IN RE: Jack URAM

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Supreme Court, Appellate Division, First Department, New York.

IN RE: Jack URAM, etc., et al., Petitioners-Respondents, v. David A. GARFINKEL, Respondent-Appellant.

Decided: March 31, 2005

MARLOW, J.P., SULLIVAN, ELLERIN, CATTERSON, JJ. Smith Campbell, LLP, New York (Thomas M. Campbell of counsel), for appellant. Goldberg and Weinberger, LLP, Redding, CT (Lewis S. Goldberg of counsel), for respondents.

Judgment, Supreme Court, New York County (Marilyn Shafer, J.), entered September 20, 2004, confirming an arbitration award in petitioner Korovin's favor in the principal amount of $541,000 and in petitioner Uram's favor in the principal amount of $106,000, and denying respondent's cross motion to vacate those awards, unanimously affirmed, with costs.   Appeal from order (denominated a judgment), same court and Justice, entered on or about April 14, 2004, which granted the petition and confirmed the awards, unanimously dismissed, without costs, as subsumed in the appeal from the judgment of September 20, 2004.

 It is uncontested that this securities arbitration is governed by the Federal Arbitration Act (FAA, 9 USC §§ 1 et seq.), which embodies a strong “liberal policy favoring arbitration agreements,” and provides for extremely limited judicial review of an arbitration award (Moses H. Cone Mem. Hosp. v. Mercury Constr. Corp., 460 U.S. 1, 24, 103 S.Ct. 927, 74 L.Ed.2d 765 [1983];  Sawtelle v. Waddell & Reed, 304 A.D.2d 103, 108, 754 N.Y.S.2d 264 [2003] ).   Thus, a court may vacate an arbitration award either on a ground set forth in § 10(a) of the FAA or on one of several nonstatutory grounds, such as manifest disregard of the law or irrationality.   The party moving to vacate an award has a high standard to meet, and even an award challenged as having manifestly disregarded that law must be confirmed as long as there is barely colorable justification for it (see Matter of Roffler v. Spear, Leeds & Kellogg, 13 A.D.3d 308, 788 N.Y.S.2d 326, 329 [2004], quoting Matter of Andros Compania Maritima [Marc Rich & Co.], 579 F.2d 691, 704 [2d Cir.1978] ).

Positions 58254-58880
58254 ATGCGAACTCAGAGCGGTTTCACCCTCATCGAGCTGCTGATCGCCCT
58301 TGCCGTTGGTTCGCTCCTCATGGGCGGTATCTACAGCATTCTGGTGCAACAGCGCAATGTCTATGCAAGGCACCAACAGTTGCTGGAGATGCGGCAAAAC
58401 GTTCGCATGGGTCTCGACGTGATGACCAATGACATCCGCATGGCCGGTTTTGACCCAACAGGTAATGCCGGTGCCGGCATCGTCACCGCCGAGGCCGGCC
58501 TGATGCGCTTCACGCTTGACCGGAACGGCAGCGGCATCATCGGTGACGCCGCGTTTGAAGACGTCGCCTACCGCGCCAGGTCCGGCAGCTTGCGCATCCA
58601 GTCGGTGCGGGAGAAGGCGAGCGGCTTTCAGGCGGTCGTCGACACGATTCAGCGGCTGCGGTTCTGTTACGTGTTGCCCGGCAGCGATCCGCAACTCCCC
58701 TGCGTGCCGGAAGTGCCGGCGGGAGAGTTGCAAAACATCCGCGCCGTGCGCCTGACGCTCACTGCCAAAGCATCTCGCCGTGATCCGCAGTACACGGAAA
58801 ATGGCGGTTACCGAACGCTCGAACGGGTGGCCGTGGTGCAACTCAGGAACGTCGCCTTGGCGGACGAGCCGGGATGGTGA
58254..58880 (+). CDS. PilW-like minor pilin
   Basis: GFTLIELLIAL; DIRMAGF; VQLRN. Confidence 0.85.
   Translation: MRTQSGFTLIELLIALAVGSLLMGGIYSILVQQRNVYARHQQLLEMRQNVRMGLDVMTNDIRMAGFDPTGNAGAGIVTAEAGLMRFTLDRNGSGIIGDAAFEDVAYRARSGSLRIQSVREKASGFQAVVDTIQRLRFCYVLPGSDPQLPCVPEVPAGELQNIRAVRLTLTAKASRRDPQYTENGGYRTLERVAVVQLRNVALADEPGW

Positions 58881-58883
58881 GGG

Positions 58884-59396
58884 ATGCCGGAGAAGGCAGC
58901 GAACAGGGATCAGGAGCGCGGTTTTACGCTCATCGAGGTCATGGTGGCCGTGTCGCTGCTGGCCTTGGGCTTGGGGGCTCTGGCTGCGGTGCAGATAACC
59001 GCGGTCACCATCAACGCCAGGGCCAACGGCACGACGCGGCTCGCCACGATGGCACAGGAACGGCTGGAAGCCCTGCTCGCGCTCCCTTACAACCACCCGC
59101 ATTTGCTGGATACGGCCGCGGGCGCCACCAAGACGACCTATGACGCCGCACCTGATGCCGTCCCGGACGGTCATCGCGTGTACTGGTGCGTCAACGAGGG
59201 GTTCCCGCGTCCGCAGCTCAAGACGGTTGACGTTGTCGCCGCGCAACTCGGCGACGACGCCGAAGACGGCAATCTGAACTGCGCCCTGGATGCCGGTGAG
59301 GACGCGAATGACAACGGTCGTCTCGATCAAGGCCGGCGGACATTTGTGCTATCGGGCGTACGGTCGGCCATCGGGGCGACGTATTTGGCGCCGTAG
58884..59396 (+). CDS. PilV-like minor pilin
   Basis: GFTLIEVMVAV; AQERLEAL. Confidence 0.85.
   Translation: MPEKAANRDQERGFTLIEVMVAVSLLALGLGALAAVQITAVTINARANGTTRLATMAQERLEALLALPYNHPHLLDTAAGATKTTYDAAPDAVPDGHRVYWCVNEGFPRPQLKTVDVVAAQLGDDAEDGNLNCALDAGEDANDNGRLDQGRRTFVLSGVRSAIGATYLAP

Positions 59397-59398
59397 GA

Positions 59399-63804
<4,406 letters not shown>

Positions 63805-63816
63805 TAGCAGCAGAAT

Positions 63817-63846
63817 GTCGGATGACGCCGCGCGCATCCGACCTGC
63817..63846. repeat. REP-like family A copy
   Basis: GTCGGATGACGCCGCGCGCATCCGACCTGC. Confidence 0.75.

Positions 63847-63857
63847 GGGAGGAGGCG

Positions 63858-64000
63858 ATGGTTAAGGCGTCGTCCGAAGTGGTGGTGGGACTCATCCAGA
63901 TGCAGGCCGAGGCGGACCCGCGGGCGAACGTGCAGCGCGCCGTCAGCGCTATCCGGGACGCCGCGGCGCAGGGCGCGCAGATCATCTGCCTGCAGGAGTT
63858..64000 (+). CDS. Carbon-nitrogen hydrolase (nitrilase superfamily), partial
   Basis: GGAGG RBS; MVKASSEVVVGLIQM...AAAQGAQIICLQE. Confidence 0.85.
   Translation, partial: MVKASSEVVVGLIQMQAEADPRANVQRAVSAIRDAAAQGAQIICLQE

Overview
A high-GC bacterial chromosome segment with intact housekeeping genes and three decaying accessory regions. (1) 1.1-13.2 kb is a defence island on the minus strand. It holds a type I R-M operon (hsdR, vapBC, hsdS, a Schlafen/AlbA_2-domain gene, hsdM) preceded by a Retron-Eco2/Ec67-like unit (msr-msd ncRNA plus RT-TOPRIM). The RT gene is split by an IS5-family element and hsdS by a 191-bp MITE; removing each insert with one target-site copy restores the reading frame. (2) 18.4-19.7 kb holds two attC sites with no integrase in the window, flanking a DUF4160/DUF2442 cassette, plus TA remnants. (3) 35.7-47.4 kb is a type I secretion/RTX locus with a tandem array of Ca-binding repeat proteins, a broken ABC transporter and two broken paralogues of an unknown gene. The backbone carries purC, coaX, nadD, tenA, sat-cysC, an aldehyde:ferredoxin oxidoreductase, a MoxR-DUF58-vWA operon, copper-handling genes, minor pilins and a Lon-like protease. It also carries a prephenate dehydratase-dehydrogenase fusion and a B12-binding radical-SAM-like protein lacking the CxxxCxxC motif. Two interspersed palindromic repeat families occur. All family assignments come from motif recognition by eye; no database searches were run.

The arbitrators were not guilty of misconduct (9 USC § 10[a][3] ) in denying respondent's motions for stays and adjournments.   They were presented with conflicting evidence about respondent's physical ability to participate in his own defense.   While respondent's physicians indicated he should not be exposed to such physical and emotional stress, petitioners presented largely unrebutted evidence of respondent's continued involvement in community, school and political activities in which he took a leadership role, as well as his numerous vacations and attendance at sporting events.

While respondent's counsel argued that he had conflicts with the hearing dates and insufficient time to prepare for the hearings, he was well aware of those dates, and admitted that in the month since he was retained, he never tried to meet or speak with his client, whose family was supposedly “protecting” him from stress.   Nor did he ever assert that his office had no other attorney available to assist in preparing for the hearing, or in making an appearance there or at any of the conflicting proceedings.

Under these circumstances, the arbitration panel was presented with a question of credibility as to whether respondent was merely using a delaying tactic.   We find that its determination had a reasonable basis (see Ottawa Off. Integration v. FTF Bus. Sys., 132 F.Supp.2d 215, 220 [S.D.N.Y.2001] ).

 The arbitration panel also properly precluded respondent from offering a defense, pursuant to Rule 10314(b)(2)(C) of the NASD Code of Arbitration Procedure.   Once the panel denied respondent's motion for a stay in its April 8, 2003 order and directed that hearings would begin on July 22 of that year, his previously granted extension of time to answer was no longer operative, and he was required to respond within 45 days (Rule 10314[b][1] ).   Respondent and his counsel made no attempt to submit an answer prior to the hearing date.

Respondent's arguments that petitioners were granted a default judgment and thus were able to avoid having to put in their proof is belied by the portion of the record presented in petitioners' appendix.   Respondent has not demonstrated, by other than conclusory assertions, that petitioners failed to establish their case in chief.